Thanksgiving Trivia #3 ~ THE FOOD!

Thanksgiving Trivia #3 ~ THE FOOD!


Cranberry Facts:

  • Now a Thanksgiving dinner staple, cranberries were not eaten by Native Americans but used to treat arrow wounds and to dye clothes.
  • The Pilgrims named the fruit “craneberry” because their drooping heads in the spring reminded them of a crane.
  • The top cranberry growing states are Wisconsin, Massachusetts, New Jersey, Oregon and Washington.
  • The Cape Cod Cranberry Company produced the first canned Cranberry sauce in the early 1900s.
  • Only 5% of cranberries grown are sold fresh, the remaining percent are sold as cranberry juice, cranberry sauce, etc.


Apparently going home for the holidays means meeting up with old friends and family members and heading out to the local bar! The night before Thanksgiving is the biggest night of the year for bar sales, even bigger than New Year’s Eve, St. Patrick’s Day, and The Super Bowl.



Stuffing Facts:

  • About 50% of Americans stuff their birds with stuffing (or “dressing”)
  • There are regional differences with stuffing- in the South cornbread stuffing is popular, and white bread is common is most other parts of the country. Although, there are many variations to ingredients added with the bread.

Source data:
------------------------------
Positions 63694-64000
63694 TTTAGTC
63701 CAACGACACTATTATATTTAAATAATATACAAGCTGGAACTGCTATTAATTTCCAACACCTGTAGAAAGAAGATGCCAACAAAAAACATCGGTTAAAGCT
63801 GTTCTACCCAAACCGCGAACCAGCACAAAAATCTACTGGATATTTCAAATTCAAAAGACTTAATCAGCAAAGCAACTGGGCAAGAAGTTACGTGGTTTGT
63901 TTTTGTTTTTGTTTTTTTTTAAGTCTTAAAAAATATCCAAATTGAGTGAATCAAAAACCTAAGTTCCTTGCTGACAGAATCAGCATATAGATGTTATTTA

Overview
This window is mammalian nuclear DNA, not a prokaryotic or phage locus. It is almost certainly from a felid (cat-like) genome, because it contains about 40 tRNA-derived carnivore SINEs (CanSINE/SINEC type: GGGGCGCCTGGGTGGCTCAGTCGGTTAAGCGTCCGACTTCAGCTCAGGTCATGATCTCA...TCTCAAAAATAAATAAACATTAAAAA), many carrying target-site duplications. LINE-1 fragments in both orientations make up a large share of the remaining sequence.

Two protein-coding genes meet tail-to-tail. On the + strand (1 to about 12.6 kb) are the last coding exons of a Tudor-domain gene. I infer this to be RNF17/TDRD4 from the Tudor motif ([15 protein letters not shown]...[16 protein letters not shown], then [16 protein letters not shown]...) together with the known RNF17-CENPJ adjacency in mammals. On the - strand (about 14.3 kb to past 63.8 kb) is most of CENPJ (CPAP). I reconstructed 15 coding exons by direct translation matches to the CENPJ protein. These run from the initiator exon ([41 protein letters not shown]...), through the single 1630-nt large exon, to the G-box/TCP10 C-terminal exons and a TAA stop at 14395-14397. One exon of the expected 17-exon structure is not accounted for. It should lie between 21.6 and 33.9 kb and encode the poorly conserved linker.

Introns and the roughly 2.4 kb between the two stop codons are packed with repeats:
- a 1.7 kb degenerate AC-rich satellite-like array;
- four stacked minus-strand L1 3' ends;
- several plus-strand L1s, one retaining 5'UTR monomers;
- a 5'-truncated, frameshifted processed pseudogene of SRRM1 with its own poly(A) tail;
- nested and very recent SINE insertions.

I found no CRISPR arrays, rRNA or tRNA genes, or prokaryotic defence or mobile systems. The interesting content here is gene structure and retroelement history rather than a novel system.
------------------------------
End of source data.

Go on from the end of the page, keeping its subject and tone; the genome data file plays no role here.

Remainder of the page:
• Stuffing dates back to the Roman Empire, where the ancient cookbook “Apicius de re Coquinaria” had recipes that called for stuffed chicken, rabbit, pork and more.
  • The brand Stove Top introduced their famous boxed stuffing in 1972.
  • Stove Top now sells around 60 million boxes of their stuffing around Thanksgiving.
  • There is no evidence to support that stuffing was served at the first Thanksgiving.



Green bean casserole was invented in 1955 by Campbell’s.The recipe was originally created for an Associated Press holiday food feature. The recipe supervisor at the New Jersey Campbell Soup home economics kitchen is credited with creating the ubiquitous Campbell’s Cream of Mushroom soup recipe. Campbell’s estimates that it sells more than $20 million dollars of that variety every year.


pumpkin pie origin

Pumpkin Facts:

  • Pumpkins are 90% water.
  • Early colonial settlers used pumpkin for the crust of pies rather than the filling.
  • Pumpkin is a fruit.
  • Pumpkins grow on 6 of the 7 continents.
  • Illinois, California, Pennsylvania and New York are the major pumpkin-growing states, together they produced 1.1 billion pounds of pumpkin in 2010. Total U.S. production was over 1.5 billion pounds.
  • Pumpkins come in a variety of colors including: green, red, yellow, white, blue, tan and of course orange.
  • According to the Guinness Book of World Records, the largest pumpkin pie ever baked weighed 2,020 pounds and measured just over 12 feet long. It was baked on October 8, 2005 by the New Bremen Giant Pumpkin Growers in Ohio, and included 900 pounds of pumpkin, 62 gallons of evaporated milk, 155 dozen eggs, 300 pounds of sugar, 3.5 pounds of salt, 7 pounds of cinnamon, 2 pounds of pumpkin spice and 250 pounds of crust.


We Consume an Average of 3,000 Calories at Thanksgiving.
From the butter volcano in the mashed potatoes to the mishmash of sweet potato casserole and cornbread stuffing slathered in gravy, each American is estimated to consume anywhere from 3,000 to 5,000 calories at the average Thanksgiving meal.





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